I've had a project or two where the nonconstant variance was explained when plotting by a grouping variable, although it didn't correct the problem since it was already in the model and I tried both natural log and square root on the DV but nothing alleviated the huge disparity between the error variances between groups. At least plotting by the grouping variable helped explain the finding in my paper (GPA error variance was far smaller in an honors program than the general admission program).
 

noetsi

Fortran must die
#13
I can log the DV. I am sort of flying blind her as, unlike economics, there is no theory to build on in what I do (I looked again last week).

What is the impact on the slope if most, say 90 percent, of an interval predictor are at one level (zero). And is there any way to address this problem. For categorical variables having the level like this attenuates the slope. But I have never seen this addressed with an interval predictor.
 

noetsi

Fortran must die
#14
I ran it against the log of my DV and the residuals look much better (although I am not sure how I interpret the logs now, do I transform them back to do the interpretation)?

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I still don't understand what is occurring here. This is interval data not categorical data.....but I found out something baffling that may have to do with the queries. There are commonly 10 or less distinct levels for these variables although in theory you could spend from 100 to a million dollars. I have to find out why.

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#16
For a 1 unit increase in the predictor variable, the dependent variable changes by a factor of 10^(beta coefficient).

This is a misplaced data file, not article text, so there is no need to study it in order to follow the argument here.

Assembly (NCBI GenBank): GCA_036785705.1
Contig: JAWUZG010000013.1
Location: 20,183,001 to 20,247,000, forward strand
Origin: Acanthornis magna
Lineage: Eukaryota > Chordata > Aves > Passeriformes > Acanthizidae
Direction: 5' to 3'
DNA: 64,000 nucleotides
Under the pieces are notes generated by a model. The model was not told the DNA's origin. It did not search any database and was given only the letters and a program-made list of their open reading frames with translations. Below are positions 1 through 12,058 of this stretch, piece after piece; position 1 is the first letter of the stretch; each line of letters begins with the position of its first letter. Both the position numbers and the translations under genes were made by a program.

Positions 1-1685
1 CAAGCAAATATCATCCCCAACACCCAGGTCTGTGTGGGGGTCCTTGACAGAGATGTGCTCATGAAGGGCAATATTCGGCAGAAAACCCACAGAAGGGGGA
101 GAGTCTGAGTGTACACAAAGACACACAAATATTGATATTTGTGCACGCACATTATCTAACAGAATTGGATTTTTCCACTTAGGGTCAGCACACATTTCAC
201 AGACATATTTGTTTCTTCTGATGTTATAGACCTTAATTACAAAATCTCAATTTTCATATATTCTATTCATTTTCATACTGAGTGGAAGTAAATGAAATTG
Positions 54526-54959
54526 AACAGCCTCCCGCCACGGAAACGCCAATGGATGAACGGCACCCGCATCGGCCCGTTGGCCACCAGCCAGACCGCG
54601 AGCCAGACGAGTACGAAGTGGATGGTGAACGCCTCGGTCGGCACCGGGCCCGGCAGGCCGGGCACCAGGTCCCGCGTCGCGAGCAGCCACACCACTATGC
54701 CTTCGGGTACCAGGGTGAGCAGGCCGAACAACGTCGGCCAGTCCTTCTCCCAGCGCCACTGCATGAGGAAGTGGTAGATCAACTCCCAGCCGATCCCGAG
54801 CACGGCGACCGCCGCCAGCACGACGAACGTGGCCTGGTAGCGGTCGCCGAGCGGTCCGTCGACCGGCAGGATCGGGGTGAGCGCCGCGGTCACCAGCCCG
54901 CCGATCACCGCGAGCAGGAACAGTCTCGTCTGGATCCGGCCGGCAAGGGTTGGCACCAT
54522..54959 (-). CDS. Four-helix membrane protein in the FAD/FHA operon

Would be helpful to point to the "semi-elasticity", too, for noesti's econ familiarity, no? A one unit increase in x-variable is, on average, associated with a % change in Y, all else constant? Or did I goof something?
Also, @noetsi, how were the data collected? Were respondents allowed to enter their own values for that independent variable, or where they forced to "check a box" for that variable maybe with an option for "other" and most people just picked the closest?
 

noetsi

Fortran must die
#18
I will look at it.

I have what I think is a final question. Some of my spending predictors have 21 or fewer distinct levels (because we pay benchmarks so everyone gets pretty much the same or in a narrow range). 8 distinct levels are the least. I don't know when you get to that few levels (there are 5000 plus cases so its only levels that we are talking about) you have to make the variable categorical or can still treat it as interval.
 

noetsi

Fortran must die
#20
I spent some time reading it. It matter somewhat if its an interval or a dummy predictor, and which base you use.

For the natural log of the dv and untransformed IV....

Here the slope of the IV is .46 and you have a dummy variable
So its (exp(.46)-1) times 100 which in this case is about 58 percent.

and the interpretation...
That is, married taxpayers, on average, make charitable contributions 58% percent higher than unmarried studies holding income and price constant.

where married couples are coded 1 or the slope would be negative .46.

For interval predictors with a logged DV not logged IV with the slope .00666305 then (exp(slope)-1) X 100 is the percent change in Y for a one unit change in X holding other variables constant.